Memphis aims to keep downtown offices full amidst transition to remote working

Published: Sep. 26, 2021 at 9:40 PM CDT
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MEMPHIS, Tenn. (WMC) - The COVID-19 pandemic has changed many aspects of day-to-day life.

From a long-term perspective, it’s changed how large businesses choose to operate -- due in part to the trend of remote working and virtual office environments -- leaving vacancies in downtown areas.

The New York Times reports that nearly 20% of Manhattan office space is vacant.

Companies are consolidating work spaces to save money with employees opting to work more from home.

In Memphis, large office spaces are hard to find tenants for, but the Downtown Memphis Commission (DMC) tells us major employers aren’t looking to go fully remote.

“Autozone, FedEx, Terminix, they delayed their plans to return tot he office, but they still have plans to return,” said Paul Young, President of DMC.

Young says the full impact of the pandemic is hard to be seen, while we still battle the spread of the Delta variant.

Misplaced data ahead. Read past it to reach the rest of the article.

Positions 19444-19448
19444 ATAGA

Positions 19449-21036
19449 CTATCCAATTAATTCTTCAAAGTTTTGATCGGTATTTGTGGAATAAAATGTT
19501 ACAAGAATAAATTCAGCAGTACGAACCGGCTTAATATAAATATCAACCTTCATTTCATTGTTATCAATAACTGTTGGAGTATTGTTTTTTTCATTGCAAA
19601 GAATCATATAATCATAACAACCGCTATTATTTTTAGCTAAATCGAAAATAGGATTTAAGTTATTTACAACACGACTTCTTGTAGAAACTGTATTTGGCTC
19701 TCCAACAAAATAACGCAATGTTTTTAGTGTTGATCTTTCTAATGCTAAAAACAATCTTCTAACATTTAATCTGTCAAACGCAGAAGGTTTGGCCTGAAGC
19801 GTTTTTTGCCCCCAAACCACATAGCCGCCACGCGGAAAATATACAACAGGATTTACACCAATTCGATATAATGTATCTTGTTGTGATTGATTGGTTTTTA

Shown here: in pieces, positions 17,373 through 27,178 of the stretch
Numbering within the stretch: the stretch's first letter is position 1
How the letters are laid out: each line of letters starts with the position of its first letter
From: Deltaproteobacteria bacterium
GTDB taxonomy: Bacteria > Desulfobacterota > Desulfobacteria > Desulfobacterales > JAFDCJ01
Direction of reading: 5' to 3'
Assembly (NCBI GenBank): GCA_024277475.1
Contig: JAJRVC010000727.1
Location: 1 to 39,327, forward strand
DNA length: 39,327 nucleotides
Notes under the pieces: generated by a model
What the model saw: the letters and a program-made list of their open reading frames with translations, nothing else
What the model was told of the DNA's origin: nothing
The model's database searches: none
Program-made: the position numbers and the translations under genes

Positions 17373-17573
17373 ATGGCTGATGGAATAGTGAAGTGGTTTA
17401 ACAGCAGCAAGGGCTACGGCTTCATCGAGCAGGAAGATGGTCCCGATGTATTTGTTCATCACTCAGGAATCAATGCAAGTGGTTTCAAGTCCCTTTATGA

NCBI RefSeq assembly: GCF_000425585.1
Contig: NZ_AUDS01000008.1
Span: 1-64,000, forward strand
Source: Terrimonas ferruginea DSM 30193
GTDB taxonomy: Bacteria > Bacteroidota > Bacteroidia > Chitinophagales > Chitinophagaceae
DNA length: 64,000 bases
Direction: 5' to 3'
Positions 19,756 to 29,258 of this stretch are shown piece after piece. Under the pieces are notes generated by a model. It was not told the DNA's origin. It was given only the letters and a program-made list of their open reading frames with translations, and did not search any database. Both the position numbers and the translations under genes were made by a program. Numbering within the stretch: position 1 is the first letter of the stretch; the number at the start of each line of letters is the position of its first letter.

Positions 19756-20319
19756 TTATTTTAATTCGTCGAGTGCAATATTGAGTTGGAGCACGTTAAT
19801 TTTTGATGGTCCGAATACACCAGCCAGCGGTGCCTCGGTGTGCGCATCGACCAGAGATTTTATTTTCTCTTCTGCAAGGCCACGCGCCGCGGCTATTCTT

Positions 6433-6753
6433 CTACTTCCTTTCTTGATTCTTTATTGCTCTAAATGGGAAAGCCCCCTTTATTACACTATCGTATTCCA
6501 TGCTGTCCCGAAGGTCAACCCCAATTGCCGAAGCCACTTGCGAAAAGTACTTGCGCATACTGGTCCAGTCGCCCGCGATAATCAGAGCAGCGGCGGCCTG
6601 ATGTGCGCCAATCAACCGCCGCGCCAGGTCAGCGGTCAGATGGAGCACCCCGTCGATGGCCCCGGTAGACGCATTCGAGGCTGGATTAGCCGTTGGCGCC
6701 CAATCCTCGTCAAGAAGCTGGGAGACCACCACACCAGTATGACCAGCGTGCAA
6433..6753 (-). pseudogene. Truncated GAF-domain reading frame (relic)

Despite listing signs throughout downtown, Young says the demand for smaller spaces are high.

“Downtown is the best office campus that you can find,” Young said. “We have great walkability, restaurants, all the things that you need to have for a vibrant office space.”

One of the more notable holes left in downtown was made by the Raymond James building, nearly 1,000 employees leaving the 21-story building, but we’ve recently learned the owner plans to transition the floorplan into apartments.

“Residential is very strong in downtown Memphis, 90% occupancy in downtown with regard to apartments, so we understand their desire to fill that void,” said Young.

In a time where remote learning is the fad, you could imagine Young and the DMC’s pleasant surprise to see that in the Memphis in-person work is still a valued aspect of the business community.

“It’s an ecosystem, so when those offices bring those employees, back, those employees will patronize many of those downtown businesses,” said Young. “And so, those small businesses that are the lifeblood of our community will be able to thrive as a result of those offices coming back to life.”

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